Undergraduate personality and achievement: an empirical study of anxiety-stability, introversion-extraversion, and organizational study behaviour as components of an A.T.I. system, and notes towards some epistemological issues

Jackson, Ian Alan Rundell (1979) Undergraduate personality and achievement: an empirical study of anxiety-stability, introversion-extraversion, and organizational study behaviour as components of an A.T.I. system, and notes towards some epistemological issues. PhD thesis, James Cook University of North Queensland.

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Abstract

The differentiation of task performance as a function of relevant personality and study strategy dimensions was explored in the present study within a broadly conceived Aptitude-Treatment-Interaction system. Following an inspection of research findings pertinent to undergraduate academic achievement, Anxiety-Stability, Introversion-Extraversion, and an Organizational Study Behaviour scale were entered as aptitudes, and the prescribed assessment tasks in a course of study in Education at the James Cook University of North Queensland were entered as treatments~ The personality domain was structured via factor analyses of items drawn from relevant aspects of research into student achievement, and the Study Behaviour scale was taken directly from the work of Biggs (1973). Performance domain variables were subjected to task analysis in order to devise appropriate predictions relating each performance task to the system of reference variables.

The Aptitude-Treatment-Interaction model was applied using well established procedures, except for a systematic confounding of the dependent variable set with the treatments used. Differentiations of performance were studied both within tasks and in contrasts involving two levels of inter-task analysis; at the first level each task was compared with all other tasks taken together, and at the second level comparisons were made task by task. Throughout these analyses the specific role of a three-way compound involving the Anxiety-Stability/Introversion-Extraversion/Study Behaviour variable set was under close scrutiny as a particular reflection of the essential characteristics of an Aptitude-Treatment-Interaction research model.

The results of the study provided clear, though somewhat uneven, support for the interactive system that had been formulated; however this support was only evident in those cases where inter-task comparisons were made. There was no indication that the three-way compound of specific interest in the analyses was relevant across subjects within tasks.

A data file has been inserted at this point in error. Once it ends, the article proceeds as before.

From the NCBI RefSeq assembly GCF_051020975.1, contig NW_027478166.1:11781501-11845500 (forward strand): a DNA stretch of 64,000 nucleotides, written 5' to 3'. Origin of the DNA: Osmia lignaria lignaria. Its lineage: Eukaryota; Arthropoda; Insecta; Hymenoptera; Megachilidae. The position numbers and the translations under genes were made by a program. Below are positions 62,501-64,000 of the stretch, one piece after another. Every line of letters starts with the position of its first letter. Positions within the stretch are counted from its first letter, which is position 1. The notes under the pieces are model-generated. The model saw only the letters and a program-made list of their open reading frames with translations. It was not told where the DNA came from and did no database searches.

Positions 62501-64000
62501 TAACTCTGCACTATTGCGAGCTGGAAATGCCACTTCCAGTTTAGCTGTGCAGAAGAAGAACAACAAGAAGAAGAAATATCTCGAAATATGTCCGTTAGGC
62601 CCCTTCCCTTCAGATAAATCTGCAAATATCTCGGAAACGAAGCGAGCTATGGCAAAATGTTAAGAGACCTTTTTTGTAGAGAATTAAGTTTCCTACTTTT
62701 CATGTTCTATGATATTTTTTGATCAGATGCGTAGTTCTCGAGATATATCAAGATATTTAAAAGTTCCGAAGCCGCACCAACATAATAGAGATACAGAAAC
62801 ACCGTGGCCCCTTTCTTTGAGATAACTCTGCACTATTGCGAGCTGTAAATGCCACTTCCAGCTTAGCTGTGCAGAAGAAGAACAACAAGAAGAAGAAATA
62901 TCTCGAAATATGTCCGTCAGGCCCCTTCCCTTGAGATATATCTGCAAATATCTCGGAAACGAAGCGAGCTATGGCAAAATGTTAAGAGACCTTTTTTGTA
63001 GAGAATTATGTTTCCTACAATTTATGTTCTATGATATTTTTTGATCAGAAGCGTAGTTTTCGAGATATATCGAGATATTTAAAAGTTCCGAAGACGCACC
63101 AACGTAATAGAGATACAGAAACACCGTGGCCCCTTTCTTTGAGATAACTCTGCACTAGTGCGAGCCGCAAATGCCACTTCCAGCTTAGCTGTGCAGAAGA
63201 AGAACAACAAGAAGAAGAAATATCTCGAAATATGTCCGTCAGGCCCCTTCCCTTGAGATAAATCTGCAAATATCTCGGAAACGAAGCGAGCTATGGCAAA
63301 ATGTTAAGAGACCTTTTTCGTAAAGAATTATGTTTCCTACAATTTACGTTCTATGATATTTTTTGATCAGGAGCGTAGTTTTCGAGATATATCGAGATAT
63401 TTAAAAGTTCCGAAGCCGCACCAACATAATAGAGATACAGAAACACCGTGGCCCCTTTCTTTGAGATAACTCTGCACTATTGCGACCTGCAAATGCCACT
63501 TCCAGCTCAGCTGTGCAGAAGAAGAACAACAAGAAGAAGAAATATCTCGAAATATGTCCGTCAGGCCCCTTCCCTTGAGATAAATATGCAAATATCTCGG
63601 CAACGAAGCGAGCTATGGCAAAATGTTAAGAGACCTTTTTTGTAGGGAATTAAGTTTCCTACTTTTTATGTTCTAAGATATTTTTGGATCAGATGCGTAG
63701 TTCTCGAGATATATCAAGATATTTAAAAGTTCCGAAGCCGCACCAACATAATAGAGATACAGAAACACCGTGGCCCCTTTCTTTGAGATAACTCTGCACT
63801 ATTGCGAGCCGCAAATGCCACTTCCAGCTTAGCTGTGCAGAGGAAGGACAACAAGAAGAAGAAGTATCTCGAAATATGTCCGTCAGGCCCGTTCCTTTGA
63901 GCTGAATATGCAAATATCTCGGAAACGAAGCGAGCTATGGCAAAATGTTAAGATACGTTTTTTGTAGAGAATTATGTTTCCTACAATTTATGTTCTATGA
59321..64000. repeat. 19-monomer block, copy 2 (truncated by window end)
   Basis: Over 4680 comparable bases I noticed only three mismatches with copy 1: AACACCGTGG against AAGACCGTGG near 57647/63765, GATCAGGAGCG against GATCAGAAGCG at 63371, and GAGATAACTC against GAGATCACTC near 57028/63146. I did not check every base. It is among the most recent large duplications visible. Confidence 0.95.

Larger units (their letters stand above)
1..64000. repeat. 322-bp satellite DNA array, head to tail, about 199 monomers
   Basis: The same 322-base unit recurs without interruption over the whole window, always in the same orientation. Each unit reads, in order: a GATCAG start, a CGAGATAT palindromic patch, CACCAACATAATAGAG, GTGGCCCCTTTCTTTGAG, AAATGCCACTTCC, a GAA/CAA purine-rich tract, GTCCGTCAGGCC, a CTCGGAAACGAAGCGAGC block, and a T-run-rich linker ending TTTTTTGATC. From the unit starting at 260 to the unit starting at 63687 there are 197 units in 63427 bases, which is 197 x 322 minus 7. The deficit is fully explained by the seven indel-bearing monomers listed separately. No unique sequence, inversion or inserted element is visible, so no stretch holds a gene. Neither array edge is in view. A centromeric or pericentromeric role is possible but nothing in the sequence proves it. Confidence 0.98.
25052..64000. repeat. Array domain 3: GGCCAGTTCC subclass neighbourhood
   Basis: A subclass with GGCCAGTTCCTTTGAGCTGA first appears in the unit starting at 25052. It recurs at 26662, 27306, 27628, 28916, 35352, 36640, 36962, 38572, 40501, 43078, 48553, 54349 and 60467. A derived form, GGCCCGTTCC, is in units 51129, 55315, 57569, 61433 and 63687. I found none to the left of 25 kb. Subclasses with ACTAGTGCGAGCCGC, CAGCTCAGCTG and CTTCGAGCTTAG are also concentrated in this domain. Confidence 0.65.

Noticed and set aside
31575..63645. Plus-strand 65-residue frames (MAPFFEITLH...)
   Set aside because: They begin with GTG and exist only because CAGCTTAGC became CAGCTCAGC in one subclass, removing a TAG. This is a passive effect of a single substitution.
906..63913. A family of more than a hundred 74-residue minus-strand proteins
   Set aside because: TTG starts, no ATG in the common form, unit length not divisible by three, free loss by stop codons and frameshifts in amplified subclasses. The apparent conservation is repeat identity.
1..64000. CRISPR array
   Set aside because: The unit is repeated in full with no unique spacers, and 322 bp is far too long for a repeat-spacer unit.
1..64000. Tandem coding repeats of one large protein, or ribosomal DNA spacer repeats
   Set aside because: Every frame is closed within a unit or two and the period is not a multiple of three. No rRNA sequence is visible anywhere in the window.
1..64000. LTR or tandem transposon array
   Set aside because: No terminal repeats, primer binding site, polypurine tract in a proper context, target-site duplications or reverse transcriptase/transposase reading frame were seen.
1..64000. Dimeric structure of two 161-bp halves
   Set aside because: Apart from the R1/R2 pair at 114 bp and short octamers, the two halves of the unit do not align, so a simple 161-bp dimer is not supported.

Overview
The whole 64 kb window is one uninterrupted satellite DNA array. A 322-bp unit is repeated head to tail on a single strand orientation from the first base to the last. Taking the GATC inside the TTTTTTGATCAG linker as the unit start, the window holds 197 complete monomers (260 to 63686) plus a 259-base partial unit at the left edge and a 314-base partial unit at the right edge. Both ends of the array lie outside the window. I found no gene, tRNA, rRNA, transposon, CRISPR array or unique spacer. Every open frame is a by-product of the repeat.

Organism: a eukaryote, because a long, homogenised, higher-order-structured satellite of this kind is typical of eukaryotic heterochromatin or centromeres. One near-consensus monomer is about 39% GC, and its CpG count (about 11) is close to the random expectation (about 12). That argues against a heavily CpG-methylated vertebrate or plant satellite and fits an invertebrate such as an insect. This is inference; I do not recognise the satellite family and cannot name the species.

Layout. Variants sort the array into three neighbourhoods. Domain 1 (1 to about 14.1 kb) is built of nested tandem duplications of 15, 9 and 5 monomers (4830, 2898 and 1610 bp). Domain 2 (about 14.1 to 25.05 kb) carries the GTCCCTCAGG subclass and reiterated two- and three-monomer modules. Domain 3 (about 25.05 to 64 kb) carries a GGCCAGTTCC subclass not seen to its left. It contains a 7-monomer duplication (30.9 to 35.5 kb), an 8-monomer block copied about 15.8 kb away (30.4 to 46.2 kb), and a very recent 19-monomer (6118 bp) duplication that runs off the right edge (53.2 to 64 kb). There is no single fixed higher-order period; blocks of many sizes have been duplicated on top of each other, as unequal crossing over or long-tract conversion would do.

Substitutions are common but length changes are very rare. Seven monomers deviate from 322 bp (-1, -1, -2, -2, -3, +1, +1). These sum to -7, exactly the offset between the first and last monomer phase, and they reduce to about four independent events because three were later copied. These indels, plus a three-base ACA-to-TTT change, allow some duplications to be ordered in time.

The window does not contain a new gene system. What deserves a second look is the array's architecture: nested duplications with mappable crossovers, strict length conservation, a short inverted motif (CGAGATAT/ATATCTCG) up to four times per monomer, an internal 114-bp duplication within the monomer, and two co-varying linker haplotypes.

Where detailed analytic competencies were identified as task infraskills, and in the case of performance in small group tutorial settings, relative success was characterized by low Anxiety, moderate levels of Extraversion, and well organized Study Behaviour. By contrast, relative success on more conventionally defined Essay tasks was characterized by higher levels of Anxiety and Introversion, with Study Behaviour evidently having little impact. The results consistently pointed up the importance of Anxiety-Stability in the differentiations studied.

These findings were interpreted with special reference to the need for a content-based articulation of undergraduate assessment programmes and the significance of a non-unitary concept of academic achievement. Within the broader philosophical arena, the results were considered to offer support for the substantial dominance of subject matter over more radically individualistic orientations in the acquisition of knowledge.

Item ID: 44365
Item Type: Thesis (PhD)
Keywords: academic achievement; academic performance; academic success; anxiety; anxiety-stability; apprehension; aptitude-treatment-interaction; ATI; calmness; extraversion; extraverts; introversion; introverts; nervousness; personalities; personality; psychology; stress; undergraduate students; undergraduates
Date Deposited: 14 Jun 2016 01:59
FoR Codes: 17 PSYCHOLOGY AND COGNITIVE SCIENCES > 1701 Psychology > 170103 Educational Psychology @ 100%
SEO Codes: 93 EDUCATION AND TRAINING > 9301 Learner and Learning > 930101 Learner and Learning Achievement @ 100%
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Last 12 Months: 2
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